The Clark County Board of Education approved a measure in its regular meeting Tuesday night to delay the planned merger of county middle schools into the current high school building starting with the 2013-14 school year.
Conkwright Middle School students will still move into the larger building next year, but Clark Middle School will not move. How this would affect the planned restructuring of elementary schools is not immediately clear. It is also unclear whether the district would surrender the $16.7 million in state funds to build a new elementary school.
Eleven people spoke to the board during the meeting, with most speaking in favor of delaying the merger or halting the process completely.
“I can’t see any justification for combining the middle schools,” Carson Brooks said. “Kids don’t learn in a large environment. ... Let’s step back and take a look at what you’re doing to these kids’ education.”
While Brooks was the first to speak, his thoughts were echoed as more members of the public took the podium. The consensus was to slow down the process and gather more information.
“I don’t think we have enough data,” Shawna Wells said.
“If we could slow down, I think we would do a lot of hearts good tonight,” James Martin said.
Renee Ware, a teacher at Clark Middle School, said she felt the threat of losing good teachers to other communities because of the merger was very real.
Janet Brown, a counselor at Central Elementary School, spoke in favor of the merger.
“They had a vision in 2006 to create equity for our students,” she said. “It’s not about the size of the building, it’s about developing relationships with students.”
Amy Williams cautioned the board to ensure some plan was in place if a delay or complete stop was called on the merger.
“A few of our students have been on the short end,” she said. “Cramming students into rooms at maximum capacity is not serving our students.”
Board chairman Michael Kuduk said he brought the topic up for discussion at the meeting because of concerns he had about the merger and the lack of a dollar amount attached to the combined middle school. He did not wish for the board to discuss the whole facilities plan, but to slow the process with a delay to allow the Academic Steering Committee for Combined Middle Schools more time and to get a clearer picture of the merger.
Kuduk said he thought the board needed to know the cost of the old high school building renovation and the Clark Middle renovation before it could move forward.
Board member Judy Hicks said she was concerned about delaying the merger with other schools becoming transitional into the facilities plan.
“Presumably, if GRC houses Conkwright for next year and Clark Middle stays as a middle school in its current location next year, then we’re looking at some additional time before the transitional schools will be moved into permanent locations,” she said. “It would be wonderful and great if our general fund could support everything we want to do, but it can not.”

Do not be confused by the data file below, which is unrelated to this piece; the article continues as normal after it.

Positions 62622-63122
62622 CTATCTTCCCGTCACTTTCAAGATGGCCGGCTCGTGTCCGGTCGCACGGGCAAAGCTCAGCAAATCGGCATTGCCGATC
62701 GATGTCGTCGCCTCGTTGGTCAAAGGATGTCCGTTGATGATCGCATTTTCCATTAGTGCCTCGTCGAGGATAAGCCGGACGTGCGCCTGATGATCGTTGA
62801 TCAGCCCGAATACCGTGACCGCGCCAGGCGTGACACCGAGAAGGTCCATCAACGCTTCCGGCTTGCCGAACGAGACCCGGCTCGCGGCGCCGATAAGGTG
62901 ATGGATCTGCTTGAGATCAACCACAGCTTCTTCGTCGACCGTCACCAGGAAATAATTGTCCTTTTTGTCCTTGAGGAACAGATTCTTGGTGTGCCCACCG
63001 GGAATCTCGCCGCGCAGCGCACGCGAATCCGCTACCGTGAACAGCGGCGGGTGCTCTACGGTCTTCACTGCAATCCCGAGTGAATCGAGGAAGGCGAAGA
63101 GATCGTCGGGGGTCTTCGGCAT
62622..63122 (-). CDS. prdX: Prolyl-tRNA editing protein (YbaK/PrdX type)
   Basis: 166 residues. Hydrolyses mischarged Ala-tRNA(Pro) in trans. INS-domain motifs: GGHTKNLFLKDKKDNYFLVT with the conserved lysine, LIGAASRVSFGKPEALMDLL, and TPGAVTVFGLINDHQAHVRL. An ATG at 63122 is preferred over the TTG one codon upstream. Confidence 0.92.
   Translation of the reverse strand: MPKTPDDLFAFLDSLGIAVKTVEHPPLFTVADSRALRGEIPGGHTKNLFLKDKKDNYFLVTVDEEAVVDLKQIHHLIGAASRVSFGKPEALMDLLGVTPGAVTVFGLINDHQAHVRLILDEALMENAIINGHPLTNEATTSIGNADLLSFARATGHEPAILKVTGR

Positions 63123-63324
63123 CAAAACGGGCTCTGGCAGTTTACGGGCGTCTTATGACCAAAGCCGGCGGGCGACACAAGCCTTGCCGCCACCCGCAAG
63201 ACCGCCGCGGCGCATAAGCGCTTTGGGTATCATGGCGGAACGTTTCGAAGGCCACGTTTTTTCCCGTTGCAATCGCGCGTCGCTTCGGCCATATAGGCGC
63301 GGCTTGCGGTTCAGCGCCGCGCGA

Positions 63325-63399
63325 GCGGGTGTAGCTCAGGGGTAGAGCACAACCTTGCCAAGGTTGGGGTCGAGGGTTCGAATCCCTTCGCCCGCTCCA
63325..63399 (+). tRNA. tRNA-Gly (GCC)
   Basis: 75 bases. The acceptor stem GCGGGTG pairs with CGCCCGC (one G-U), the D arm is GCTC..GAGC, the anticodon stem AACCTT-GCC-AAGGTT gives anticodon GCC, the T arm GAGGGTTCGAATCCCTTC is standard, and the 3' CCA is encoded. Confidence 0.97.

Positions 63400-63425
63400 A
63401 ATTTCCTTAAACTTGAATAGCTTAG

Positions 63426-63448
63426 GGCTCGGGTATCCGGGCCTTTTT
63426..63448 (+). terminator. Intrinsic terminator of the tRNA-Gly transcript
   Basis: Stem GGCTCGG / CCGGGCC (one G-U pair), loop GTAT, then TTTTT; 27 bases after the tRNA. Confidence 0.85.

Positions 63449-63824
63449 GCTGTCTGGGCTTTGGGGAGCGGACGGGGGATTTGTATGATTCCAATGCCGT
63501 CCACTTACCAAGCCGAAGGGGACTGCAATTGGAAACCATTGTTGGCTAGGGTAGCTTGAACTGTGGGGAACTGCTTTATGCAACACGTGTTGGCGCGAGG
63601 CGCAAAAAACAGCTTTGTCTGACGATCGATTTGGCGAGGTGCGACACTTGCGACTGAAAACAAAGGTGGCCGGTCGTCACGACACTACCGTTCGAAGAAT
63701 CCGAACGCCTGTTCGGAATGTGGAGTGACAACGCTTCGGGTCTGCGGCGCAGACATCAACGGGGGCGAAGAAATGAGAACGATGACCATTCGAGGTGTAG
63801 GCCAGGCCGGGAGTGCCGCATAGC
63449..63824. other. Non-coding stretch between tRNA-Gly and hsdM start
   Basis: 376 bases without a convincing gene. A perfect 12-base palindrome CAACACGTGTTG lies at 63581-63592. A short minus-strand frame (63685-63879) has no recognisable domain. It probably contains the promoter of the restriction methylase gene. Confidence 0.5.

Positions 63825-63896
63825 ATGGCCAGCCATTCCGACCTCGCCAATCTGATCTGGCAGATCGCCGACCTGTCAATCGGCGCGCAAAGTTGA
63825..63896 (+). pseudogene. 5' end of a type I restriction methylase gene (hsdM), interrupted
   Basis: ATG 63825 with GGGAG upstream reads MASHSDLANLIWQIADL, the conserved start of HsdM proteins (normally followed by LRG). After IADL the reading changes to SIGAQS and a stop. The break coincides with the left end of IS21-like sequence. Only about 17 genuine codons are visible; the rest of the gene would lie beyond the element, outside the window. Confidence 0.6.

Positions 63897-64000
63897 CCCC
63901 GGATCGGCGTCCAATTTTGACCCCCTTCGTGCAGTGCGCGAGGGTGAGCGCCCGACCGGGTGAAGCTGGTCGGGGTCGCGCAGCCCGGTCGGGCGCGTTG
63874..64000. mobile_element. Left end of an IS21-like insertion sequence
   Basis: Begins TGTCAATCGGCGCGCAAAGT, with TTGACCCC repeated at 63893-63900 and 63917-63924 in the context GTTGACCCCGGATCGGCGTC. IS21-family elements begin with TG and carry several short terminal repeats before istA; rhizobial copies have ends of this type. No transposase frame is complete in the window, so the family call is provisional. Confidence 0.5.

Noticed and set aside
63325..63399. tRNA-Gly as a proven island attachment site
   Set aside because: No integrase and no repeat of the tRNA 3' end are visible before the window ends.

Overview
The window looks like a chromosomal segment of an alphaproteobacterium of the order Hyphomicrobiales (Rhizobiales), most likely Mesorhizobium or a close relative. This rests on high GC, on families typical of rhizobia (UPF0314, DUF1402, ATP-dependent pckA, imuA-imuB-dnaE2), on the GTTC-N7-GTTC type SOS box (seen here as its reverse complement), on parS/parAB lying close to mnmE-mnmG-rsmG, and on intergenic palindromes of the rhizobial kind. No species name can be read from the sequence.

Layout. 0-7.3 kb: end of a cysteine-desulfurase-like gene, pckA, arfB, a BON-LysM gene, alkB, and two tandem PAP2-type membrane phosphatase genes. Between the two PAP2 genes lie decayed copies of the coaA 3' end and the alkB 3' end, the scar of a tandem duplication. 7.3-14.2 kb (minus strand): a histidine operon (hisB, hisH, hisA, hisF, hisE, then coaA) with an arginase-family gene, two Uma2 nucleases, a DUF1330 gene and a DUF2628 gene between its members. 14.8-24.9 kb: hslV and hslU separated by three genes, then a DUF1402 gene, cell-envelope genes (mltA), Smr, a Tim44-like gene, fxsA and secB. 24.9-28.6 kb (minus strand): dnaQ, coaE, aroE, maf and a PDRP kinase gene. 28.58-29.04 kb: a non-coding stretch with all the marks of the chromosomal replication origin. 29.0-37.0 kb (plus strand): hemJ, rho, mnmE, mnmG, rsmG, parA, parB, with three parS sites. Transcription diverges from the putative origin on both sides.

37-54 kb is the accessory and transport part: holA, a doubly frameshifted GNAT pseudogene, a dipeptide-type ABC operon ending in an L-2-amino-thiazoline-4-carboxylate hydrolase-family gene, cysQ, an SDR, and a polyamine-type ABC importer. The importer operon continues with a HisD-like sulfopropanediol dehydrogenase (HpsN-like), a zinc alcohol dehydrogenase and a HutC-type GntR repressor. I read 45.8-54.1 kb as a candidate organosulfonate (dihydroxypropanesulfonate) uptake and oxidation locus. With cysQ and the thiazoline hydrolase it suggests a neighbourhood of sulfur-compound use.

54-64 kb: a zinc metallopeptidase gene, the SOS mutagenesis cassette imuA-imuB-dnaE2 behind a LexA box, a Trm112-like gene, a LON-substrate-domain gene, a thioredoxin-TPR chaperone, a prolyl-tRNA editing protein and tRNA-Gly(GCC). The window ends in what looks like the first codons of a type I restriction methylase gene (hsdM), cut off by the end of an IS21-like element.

Schools in a transitional state cannot be repaired with construction funds, Hicks said. Any repairs would have to come from the general fund, potentially costing the school district jobs.
Kuduk, Michael McGowan and Ashley Ritchie voted in favor of delaying the merger while Beth Griffith abstained and Hicks voted against the measure.
The district was also given $16.7 million as part of an action by the state’s General Assembly to eliminate Category 5 schools, or those in a state of “urgent need.” Those funds were awarded based on a facility plan approved by the Kentucky¿Board of Education. Any changes to that plan would have to be approved the state.
“There’s a process they have to go through to alter the facilities plan,” Kay Kennedy of the Kentucky Department of Education said. “It’s speculative at this point, but in the event they take money under one set of expectations then do something else with it, it’s not a big jump that you would have to forfeit.”
In a Feb. 20, 2011 letter to Superintendent Elaine Farris, the executive director of the School Facilities Construction Commission Robert Tarvin said, “if the Clark County Board of Education should choose not to implement the plan concerning category 5 buildings in your district that was in effect on May 18, 2010, it would forfeit $16.7 million in state supported bonding.”
The plan approved in 2010 is the current facilities plan. A new plan is presented to the state every four years.
“Eventually, they will come to the Kentucky Board of Education with a facilities plan, but to speculate on what-ifs is not productive from our end,” Kennedy said. “Our expectation is the projects will be carried out in Clark County according to the facilities plan.”
Contact Casey Castle at email@example.com.